BATTLEFORD, Sask. — An artifact believed to have belonged to a 19th-century Plains Cree leader who played an important role in treaty talks and was known as a peacekeeper has been returned to his descendants.
Parks Canada transferred a staff ascribed to Chief Poundmaker from a collection of historical objects under the agency’s care.
The staff was returned during a private ceremony Wednesday at the Fort Battleford National Historic Site. It is part of a healing journey his family says will help Poundmaker’s spirit rest.
“In our culture, all items have life,” said Pauline Poundmaker, Brown Bear Woman, who is the great-great-granddaughter of Chief Poundmaker.
“There’s power to these objects. That’s why these artifacts don’t belong in museums. The sacred ceremonial artifacts need to be taken care of by families.”
A spokeswoman for Parks Canada said it acquired the staff in 1951 from Saskatchewan. It was initially one of several artifacts that belonged to the original North West Mounted Police Memorial and Indian Museum in Battleford, Sask.
Floyd Favel, curator of the Chief Poundmaker Museum, said Parks Canada had mischaracterized the staff as a work club, but it was used by the chief as a ceremonial staff that symbolized leading his people forward.
“By taking away the staff, what the Canadian government did was make us symbolically leaderless,” Favel said.
Under Poundmaker Cree Nation laws, descendants are required to initiate and lead repatriation. Poundmaker’s family members are striving to bring home his personal belongings, which they say were taken from him under duress.
Pauline Poundmaker said the family will lend the staff back to Parks Canada. It is to be held in a temperature-controlled and secure setting at the Fort Battleford historic site, about 130 kilometres northwest of Saskatoon.
The loan is temporary until the family is able to move the chief’s belongings to a private museum on the Poundmaker Cree Nation. There are still dozens of his items in museums across Canada, the United States and Europe, his great-great-granddaughter said.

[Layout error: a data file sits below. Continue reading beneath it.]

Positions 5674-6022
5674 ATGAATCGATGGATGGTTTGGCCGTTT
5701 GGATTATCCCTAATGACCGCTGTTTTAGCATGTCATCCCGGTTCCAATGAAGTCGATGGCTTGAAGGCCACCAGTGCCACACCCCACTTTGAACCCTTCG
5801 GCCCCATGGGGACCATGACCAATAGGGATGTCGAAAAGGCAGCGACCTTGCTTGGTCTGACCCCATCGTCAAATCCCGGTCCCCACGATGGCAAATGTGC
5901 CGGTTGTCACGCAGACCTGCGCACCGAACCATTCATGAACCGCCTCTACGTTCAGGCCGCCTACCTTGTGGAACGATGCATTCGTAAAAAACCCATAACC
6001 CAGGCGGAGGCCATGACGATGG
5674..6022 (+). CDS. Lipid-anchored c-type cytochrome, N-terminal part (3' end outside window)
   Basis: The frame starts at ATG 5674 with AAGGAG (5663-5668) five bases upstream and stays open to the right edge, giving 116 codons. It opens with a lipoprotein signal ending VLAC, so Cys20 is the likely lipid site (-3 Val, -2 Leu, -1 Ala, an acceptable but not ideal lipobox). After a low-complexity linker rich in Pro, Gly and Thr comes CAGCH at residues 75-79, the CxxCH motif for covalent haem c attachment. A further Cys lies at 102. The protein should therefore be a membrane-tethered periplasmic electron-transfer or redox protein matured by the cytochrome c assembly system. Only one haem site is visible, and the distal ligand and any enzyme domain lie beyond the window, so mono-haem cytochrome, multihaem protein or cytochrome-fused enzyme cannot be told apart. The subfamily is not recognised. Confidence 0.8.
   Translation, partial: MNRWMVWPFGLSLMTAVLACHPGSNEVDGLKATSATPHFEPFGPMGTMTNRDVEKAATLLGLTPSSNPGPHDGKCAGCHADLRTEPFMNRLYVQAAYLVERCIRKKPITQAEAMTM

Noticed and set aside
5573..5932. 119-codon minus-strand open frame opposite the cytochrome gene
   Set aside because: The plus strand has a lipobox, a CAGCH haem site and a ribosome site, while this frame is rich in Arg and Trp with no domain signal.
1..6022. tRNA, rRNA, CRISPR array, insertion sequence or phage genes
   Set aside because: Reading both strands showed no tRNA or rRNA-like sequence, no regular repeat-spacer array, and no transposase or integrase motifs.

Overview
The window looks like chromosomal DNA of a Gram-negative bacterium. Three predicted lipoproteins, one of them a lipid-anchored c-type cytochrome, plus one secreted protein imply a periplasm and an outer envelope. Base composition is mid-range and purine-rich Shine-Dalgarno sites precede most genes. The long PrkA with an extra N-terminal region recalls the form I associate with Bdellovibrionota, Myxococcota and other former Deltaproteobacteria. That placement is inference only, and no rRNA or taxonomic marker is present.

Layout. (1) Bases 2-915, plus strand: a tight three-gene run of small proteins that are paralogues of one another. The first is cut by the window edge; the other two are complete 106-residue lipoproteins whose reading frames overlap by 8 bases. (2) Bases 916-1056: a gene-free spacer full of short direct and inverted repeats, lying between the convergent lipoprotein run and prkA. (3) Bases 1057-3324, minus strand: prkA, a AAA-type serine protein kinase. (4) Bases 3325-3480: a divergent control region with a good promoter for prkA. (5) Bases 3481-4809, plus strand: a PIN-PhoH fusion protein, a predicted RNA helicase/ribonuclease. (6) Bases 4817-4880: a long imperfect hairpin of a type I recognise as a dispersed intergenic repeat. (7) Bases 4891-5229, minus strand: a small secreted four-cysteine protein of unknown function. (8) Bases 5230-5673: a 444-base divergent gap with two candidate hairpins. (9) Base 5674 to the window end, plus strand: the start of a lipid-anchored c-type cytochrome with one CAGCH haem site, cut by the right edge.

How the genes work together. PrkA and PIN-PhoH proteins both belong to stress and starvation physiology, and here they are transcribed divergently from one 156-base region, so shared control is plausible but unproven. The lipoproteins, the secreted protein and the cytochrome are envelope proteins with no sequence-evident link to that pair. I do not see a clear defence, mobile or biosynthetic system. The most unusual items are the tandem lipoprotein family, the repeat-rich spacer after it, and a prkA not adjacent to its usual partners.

It is her goal to bring them all back.
“Today is page one. There are more pages to this story,” she said.
Poundmaker — whose Cree name is Pitikwahanapiwiyin — is considered one of the great Indigenous leaders of the 19th century and was key in negotiations that led to Treaty 6, which covers the west-central portions of present-day Alberta and Saskatchewan.
He is also remembered as a peacekeeper during the Northwest Rebellion of 1885, making the site of Wednesday’s ceremony significant to the family, as it was the area where the battle of Cut Knife Hill took place between Lt.-Col William Otter’s government soldiers and several First Nations.
On May 2, 1885, Otter and his command attacked about 1,500 Indigenous people, including women and children. The Indigenous groups were able to overcome the attack and, during Otter’s retreat, Chief Poundmaker persuaded other Indigenous leaders to stop the fight.
Poundmaker was later convicted of treason for leading his warriors in the battle against Canadian forces. He was sentenced to three years in prison, served seven months, and died shortly after his release.
In 2019, Prime Minister Justin Trudeau exonerated him.
“What’s happening today is an opportunity to create a new memory and to move forward with our relationship with Canada,” Pauline Poundmaker said.
“There has to be forgiveness.”
This report by The Canadian Press was first published May 4, 2022.
Mickey Djuric, The Canadian Press
Note to readers: This is a corrected story. Previous version spelled first name Paulina.